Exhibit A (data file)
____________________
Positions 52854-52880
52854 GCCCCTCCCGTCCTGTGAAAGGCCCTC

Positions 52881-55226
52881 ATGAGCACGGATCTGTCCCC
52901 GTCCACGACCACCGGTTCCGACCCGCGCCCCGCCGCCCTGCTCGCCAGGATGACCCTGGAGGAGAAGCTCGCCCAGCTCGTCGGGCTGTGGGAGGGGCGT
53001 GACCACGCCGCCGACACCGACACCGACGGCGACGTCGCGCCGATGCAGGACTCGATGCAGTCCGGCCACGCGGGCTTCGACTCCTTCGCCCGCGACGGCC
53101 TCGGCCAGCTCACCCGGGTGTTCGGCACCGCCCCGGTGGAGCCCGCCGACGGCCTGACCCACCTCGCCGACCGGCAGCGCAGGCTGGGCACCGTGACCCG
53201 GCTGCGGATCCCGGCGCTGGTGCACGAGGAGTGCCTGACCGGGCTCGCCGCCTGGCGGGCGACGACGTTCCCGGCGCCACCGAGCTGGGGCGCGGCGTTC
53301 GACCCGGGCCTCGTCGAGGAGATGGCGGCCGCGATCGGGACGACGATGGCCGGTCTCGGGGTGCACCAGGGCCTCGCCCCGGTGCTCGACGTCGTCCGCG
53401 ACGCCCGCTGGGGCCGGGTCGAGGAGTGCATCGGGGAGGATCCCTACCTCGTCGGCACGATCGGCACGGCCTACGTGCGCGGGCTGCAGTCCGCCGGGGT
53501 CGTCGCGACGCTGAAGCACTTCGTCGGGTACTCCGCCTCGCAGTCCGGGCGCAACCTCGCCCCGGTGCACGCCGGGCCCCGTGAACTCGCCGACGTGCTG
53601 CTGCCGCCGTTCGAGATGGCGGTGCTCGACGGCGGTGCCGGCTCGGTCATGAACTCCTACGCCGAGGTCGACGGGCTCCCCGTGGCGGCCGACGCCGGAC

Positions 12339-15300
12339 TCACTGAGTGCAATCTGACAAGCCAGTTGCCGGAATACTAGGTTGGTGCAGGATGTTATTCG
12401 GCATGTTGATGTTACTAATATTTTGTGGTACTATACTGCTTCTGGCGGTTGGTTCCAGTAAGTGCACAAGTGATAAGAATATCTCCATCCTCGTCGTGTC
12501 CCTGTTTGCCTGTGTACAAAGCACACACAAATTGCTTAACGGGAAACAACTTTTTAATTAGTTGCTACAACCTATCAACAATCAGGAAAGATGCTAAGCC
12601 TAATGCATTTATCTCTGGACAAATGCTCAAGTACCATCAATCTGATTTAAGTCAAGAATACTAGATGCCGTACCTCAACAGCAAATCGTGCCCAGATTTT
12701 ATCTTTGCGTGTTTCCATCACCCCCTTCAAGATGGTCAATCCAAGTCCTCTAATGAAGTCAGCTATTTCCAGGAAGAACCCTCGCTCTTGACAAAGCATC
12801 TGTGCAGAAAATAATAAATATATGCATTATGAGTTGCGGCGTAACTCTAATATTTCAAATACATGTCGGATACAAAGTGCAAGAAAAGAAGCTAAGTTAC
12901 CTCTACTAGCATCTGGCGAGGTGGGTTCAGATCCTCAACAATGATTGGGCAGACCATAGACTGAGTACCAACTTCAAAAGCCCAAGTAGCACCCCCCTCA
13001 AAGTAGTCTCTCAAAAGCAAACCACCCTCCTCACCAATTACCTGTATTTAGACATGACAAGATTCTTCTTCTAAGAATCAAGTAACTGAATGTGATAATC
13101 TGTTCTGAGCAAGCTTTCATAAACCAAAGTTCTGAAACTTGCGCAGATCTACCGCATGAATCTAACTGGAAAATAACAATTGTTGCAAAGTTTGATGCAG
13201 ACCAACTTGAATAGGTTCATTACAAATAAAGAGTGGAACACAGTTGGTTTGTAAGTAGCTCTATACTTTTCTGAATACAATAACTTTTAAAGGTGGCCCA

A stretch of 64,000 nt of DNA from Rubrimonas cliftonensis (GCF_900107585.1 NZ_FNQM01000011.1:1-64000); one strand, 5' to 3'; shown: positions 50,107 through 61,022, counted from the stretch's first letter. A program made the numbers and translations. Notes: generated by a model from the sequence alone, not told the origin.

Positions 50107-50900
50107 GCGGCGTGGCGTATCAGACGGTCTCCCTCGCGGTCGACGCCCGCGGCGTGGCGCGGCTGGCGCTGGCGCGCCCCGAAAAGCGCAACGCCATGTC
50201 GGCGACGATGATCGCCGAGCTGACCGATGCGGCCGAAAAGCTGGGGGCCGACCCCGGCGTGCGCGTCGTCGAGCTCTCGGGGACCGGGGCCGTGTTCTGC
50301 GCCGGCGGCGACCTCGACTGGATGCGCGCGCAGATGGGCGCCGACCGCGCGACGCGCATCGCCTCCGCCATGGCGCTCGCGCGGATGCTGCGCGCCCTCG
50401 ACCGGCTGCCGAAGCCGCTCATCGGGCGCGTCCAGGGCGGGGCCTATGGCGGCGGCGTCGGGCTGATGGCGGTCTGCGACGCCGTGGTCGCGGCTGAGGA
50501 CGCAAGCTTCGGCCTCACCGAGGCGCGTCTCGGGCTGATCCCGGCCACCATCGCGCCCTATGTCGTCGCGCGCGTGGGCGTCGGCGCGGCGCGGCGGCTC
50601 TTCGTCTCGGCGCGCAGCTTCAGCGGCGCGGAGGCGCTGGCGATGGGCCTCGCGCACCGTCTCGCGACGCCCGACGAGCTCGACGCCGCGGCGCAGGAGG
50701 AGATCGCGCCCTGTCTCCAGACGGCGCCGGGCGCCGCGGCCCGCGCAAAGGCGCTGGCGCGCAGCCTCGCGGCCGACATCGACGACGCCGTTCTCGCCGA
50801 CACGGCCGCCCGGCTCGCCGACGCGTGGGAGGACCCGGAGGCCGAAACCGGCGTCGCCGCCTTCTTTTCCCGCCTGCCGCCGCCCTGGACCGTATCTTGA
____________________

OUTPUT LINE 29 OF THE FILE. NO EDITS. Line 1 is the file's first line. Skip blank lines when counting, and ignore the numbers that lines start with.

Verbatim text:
50401 ACCGGCTGCCGAAGCCGCTCATCGGGCGCGTCCAGGGCGGGGCCTATGGCGGCGGCGTCGGGCTGATGGCGGTCTGCGACGCCGTGGTCGCGGCTGAGGA